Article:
Barwood President Cis Corman said that a decision on the comedy would be made soon. “We knew it would take time (to launch the company), and it has actually come much faster in general than we expected,” she added.

YUPPIE MOVIE: “Inside Adam Swit,” which quietly began filming for Tri-Star Pictures in San Diego in December, promises an inside peek at one of America’s more topical cultural phenomenons: Yuppiedom.

Ralph Sbarge plays Adam, an idealistic teen-ager grappling with his Yuppie parents, Veronica Cartwright and SCTV’s Dave Thomas. Executive producer Thom Mount promises a critical look at the young “pasta maker, BMW and Cuisinart set,” those who came of age in the ‘60s only to trade in their counter-culturisms for conspicuous consumption. Novelist Roger Simon (“The Big Fix”) is writing and directing.

The Yuppie theme offers certain casting advantages, according to Mount. For a recent cocktail party scene in the Swit home (“extraordinarily bleak and hi-tech, a 1930s cruise ship gone wrong”), several Hollywood agent and writer types visiting the set were drafted as extras. “This is a movie about us,” says Mount, “so it’s easy to do all the secondary casting.”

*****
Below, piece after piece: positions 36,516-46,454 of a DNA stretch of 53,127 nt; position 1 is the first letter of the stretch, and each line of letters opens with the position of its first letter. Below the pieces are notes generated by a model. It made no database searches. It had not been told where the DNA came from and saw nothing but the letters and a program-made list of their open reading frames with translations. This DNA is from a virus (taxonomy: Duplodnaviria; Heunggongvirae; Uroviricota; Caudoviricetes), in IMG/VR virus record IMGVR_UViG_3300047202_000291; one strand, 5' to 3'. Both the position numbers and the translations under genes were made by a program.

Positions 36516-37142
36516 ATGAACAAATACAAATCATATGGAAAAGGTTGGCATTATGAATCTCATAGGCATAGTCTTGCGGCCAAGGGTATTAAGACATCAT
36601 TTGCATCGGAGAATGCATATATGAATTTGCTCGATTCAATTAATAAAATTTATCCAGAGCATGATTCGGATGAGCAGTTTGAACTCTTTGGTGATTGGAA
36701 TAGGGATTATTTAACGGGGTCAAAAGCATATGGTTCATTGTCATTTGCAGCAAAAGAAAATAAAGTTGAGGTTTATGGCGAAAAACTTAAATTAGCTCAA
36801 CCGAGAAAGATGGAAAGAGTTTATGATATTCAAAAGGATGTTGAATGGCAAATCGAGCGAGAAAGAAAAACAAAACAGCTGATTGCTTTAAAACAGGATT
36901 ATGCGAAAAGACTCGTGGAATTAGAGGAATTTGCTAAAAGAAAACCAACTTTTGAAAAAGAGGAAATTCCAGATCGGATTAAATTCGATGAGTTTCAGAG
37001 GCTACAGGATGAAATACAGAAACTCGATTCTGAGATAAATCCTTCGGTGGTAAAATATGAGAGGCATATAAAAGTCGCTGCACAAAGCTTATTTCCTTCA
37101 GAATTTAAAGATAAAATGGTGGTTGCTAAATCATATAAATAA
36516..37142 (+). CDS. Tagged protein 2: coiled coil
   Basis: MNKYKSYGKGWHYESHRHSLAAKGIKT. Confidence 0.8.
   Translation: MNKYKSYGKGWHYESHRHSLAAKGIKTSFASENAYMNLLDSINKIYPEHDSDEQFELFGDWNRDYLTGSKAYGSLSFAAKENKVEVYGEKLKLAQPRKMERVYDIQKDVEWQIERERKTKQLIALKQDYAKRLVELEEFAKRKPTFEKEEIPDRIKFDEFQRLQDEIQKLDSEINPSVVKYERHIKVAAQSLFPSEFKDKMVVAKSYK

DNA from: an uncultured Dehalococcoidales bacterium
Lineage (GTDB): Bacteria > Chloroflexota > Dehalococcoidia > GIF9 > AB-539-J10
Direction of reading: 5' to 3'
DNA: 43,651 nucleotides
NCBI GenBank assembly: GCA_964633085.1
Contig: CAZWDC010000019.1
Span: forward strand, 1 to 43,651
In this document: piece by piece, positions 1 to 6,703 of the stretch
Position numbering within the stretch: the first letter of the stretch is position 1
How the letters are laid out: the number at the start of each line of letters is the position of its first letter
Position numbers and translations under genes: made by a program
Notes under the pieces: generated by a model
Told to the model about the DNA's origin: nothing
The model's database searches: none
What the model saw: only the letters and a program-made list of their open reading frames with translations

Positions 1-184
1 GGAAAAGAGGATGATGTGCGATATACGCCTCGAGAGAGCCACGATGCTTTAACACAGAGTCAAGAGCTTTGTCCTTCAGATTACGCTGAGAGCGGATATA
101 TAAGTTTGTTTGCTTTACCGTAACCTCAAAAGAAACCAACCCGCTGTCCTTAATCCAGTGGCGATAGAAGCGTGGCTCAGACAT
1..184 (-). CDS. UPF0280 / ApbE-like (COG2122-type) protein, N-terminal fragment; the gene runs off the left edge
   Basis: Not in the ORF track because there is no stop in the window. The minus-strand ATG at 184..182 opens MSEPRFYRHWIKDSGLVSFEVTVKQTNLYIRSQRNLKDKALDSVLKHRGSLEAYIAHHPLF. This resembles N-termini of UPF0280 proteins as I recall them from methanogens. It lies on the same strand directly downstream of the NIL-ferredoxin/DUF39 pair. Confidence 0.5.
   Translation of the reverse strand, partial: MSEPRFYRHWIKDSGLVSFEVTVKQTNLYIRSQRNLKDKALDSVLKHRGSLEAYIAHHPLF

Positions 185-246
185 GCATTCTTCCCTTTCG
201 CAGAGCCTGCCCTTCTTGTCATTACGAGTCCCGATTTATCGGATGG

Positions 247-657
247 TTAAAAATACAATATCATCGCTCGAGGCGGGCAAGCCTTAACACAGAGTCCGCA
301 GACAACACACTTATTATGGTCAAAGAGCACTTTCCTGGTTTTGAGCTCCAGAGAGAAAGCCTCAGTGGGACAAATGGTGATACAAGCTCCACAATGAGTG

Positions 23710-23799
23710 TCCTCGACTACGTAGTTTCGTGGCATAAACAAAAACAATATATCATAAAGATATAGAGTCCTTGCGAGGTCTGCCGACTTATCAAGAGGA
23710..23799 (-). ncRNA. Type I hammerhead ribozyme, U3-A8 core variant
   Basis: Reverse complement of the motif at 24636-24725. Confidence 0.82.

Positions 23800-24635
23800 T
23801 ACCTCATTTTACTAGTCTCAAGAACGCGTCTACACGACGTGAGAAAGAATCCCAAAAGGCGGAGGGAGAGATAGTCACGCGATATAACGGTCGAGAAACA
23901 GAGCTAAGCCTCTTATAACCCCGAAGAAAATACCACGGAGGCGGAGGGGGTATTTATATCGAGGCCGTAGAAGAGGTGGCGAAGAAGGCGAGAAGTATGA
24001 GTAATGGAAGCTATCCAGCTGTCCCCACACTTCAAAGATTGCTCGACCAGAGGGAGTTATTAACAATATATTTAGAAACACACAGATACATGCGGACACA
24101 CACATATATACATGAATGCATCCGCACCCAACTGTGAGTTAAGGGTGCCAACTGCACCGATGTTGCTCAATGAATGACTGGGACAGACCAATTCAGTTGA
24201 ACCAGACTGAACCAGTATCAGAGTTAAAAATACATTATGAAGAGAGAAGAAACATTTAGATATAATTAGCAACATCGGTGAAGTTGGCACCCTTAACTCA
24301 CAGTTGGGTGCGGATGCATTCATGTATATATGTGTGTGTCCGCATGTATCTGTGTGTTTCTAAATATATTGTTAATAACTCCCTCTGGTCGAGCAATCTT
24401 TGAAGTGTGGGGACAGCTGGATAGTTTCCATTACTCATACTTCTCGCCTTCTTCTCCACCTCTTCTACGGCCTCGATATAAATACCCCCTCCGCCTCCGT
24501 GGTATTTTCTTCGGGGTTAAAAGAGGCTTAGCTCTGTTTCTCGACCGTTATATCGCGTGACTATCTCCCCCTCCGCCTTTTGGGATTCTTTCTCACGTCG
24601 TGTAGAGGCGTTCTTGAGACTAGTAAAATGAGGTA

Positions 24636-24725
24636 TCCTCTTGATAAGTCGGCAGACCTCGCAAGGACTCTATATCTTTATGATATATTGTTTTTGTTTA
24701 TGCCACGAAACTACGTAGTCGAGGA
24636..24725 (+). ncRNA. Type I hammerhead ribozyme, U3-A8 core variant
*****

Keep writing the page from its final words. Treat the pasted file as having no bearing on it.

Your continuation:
Mount is also executive producer of Roman Polanski’s “Pirates,” starring Walter Matthau, which resumed shooting in Tunisia on Monday after a monthlong shutdown for the holidays and weather problems. He said that the MGM/UA Christmas release remains just one day behind schedule and will come in at about $30 million.

Polanski dreamed up the movie 12 years ago with Jack Nicholson on Disneyland’s Pirates of the Caribbean ride during the filming of “Chinatown,” according to Mount. Mount developed “Pirates” during his tenure as Universal Pictures production chief and inherited the project when it was “dropped by the studio the day after they dropped me.”

PROMOTION OF THE WEEK: Those “Torchlight” ads showing Pamela Sue Martin behind a splash of cocaine are taking to the road--literally. About 55 oil tankers are scheduled to begin rolling along Southern California freeways this morning adorned with large placards advertising the film’s debut.

“Torchlight” is the first production by UCO International, a holding company active in the oil industry. Executive producer Manuel Rojas decided to take advantage of his oil associates to promote the film, which he describes as an anti-drug drama. The tankers--"beautiful, stainless steel trucks,” boasts Rojas--will carry the placards throughout the theatrical run.


TRAILERS: Columbia Pictures is proceeding with plans to show “A Soldier’s Story” in South Africa despite producer-director Norman Jewison’s opposition to segregated showings. The studio said that distributing “A Soldier’s Story” to integrated theaters “cannot be exercised since integrated theaters do not exist there, except drive-ins. . . .”

The replacement of Johnny Carson with Jack Lemmon as Oscar host this year puts the show back in the hands of a motion picture (not TV) figure. No reason for the change has been announced, but the exit of Carson and his usual monologue is expected to help streamline the proceedings.